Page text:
Imagine this: an audience of employees and stockholders gathers to hear what inspiring words their esteemed CEO has for them. On cue, the CEO strides to the microphone, puts his hands on the lectern, squints into the teleprompter and launches into a monotone presentation:

“It’s pretty good to see you all here today. We’re hoping this might be a decent year for our company. We have a few new products that may do reasonably well in the marketplace. We have a group of fairly productive employees who should put in adequate effort to help us come close to the numbers we need to succeed. All in all, we’re trying to make this next year a successful one—if everything works out, we think we’ll do it. Will you please consider supporting us?”

How does that kind of approach sound? Do you feel inspired in any way, shape or form? Clearly, it’s the job of a CEO-or any speaker in this situation-to inspire confidence.

Speakers inspire others through their words and their actions. Confidence is a critical attribute in a successful speaker, and audiences recognize it by listening to the words you choose and the way you approach them. Let’s look at each of those characteristics:

Sounding Confident

Sounding confident requires both careful word choice and vocal quality. Confident speakers are the ones who inspire people to run through walls for them. They use strong language, not the weak QUALIFIERS that came through in our little exercise. Terms such as might, can, maybe, fairly, try, if, and think are all qualifiers, or words that substantially weaken your message.

Our fictitious CEO went a bit overboard, but you’d be surprised how often these message-weakening phrases or terms creep into presentations. To overcome the habit of using qualifiers, start by listening to other speakers-these days they are all over the place-and notice how they use or avoid them.

You can even play The Qualifiers Game. Invite your colleagues, friends, even your family to listen for qualifiers in your own daily conversation. When they hear one coming from your mouth, ask them to repeat it back to you as a question, such as: You Think? It Might? We Could? You’ll quickly realize how often you use those terms. Challenge yourself to insert more powerful terms like “you will…”, “I know…”, “we’re going to…” into your daily communications.

For you advanced players out there, combine The Qualifiers Game with The Snapping Game, and let the fun begin!

Looking Confident

Another way that a speaker demonstrates confidence is through energy. A presenter whose energy is high, whose posture is straight and whose approach is upbeat, positive, and expressive is going to be stronger than one who fastens his or her hands to notes and reads without expression.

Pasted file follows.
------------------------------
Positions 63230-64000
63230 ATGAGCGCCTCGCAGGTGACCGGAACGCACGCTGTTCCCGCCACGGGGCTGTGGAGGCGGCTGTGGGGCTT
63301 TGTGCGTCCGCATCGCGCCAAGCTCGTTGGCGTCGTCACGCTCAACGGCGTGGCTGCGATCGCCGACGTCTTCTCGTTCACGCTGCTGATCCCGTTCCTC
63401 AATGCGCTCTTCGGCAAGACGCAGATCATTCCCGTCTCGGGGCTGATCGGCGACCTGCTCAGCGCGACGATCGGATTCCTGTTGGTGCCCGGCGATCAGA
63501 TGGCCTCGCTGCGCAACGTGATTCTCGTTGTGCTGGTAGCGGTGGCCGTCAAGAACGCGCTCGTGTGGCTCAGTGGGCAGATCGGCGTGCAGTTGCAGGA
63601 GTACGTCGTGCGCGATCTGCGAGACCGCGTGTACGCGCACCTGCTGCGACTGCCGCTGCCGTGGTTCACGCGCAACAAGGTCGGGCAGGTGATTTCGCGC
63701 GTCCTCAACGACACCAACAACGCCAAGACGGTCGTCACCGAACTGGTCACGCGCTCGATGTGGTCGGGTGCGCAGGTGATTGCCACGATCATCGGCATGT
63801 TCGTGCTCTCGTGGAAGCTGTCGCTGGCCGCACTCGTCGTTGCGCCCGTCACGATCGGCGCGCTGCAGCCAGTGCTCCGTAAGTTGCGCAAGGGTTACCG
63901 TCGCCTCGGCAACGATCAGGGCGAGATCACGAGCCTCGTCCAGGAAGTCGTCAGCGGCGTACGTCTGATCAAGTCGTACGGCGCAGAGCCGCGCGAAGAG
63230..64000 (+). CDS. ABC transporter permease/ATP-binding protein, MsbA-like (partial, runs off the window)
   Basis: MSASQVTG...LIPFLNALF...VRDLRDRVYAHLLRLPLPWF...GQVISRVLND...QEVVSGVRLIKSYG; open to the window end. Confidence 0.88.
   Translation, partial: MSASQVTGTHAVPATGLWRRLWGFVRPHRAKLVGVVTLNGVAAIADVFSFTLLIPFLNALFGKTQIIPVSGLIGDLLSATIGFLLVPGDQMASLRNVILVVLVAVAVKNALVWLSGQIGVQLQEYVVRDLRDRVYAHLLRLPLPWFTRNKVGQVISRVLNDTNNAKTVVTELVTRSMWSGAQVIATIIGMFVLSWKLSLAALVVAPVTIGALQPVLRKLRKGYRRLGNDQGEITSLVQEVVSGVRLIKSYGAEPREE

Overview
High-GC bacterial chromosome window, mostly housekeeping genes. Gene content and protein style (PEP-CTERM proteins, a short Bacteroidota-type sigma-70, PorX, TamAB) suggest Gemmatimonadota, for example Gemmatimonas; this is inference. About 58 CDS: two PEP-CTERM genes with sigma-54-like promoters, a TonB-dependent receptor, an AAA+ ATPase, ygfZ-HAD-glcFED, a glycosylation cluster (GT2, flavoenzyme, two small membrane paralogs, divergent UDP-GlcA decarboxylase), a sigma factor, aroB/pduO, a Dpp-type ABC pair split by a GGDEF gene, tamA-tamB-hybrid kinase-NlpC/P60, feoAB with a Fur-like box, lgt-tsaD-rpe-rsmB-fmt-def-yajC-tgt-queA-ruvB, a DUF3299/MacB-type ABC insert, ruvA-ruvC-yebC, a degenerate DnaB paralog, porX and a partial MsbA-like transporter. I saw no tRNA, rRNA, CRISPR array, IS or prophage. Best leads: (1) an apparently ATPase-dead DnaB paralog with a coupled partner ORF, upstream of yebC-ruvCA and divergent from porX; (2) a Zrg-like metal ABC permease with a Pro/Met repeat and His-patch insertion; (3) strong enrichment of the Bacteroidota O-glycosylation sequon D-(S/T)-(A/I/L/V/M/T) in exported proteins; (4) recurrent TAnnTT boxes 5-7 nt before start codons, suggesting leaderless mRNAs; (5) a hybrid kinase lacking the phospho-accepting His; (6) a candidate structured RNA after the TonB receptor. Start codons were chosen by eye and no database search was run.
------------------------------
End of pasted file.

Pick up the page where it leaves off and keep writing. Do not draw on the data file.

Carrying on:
Energy makes a huge difference. It gets people excited and holds their attention. In a time where concerns are focused on negatives, such as how a recession is affecting the business outlook, energy inspires more positive “R” words like rejuvenate, rebounding, and responsive.

Energy also gives you-as a speaker-the opportunity to focus on opportunities instead of challenges, to deliver a powerful message that motivates listeners. Whether it comes across as enthusiasm or conviction, you’ll LOOK confident, and your audience will take that confidence back to their offices with them.

Here’s a tip for injecting energy into all of your communications: add a note to the side of your computer monitor that says “SELL IT!,” write “BIG ENERGY!” on top of your notes for your next meeting, or stick a note with a big smiley-face on your laptop before your next presentation. This quick reminder to yourself will make a big difference.

By combining an upbeat message (without qualifiers) with an energetic approach to your audience, you’ll inspire anyone. Be sure to both walk-the-walk AND talk-the-talk.

Let’s take a different look at our imaginary CEO. Same speaker, same suit, same room. But this time he comes out wearing a microphone on his lapel, walks to center stage, smiles and says:

It’s great to see you all here today. We’re kicking off an outstanding year for our organization. We will launch four exciting new products that will blow the marketplace away. We have a great team made up of the best people in our industry. Join us as we work together to make this our most successful year ever.

Which version is more likely to inspire you?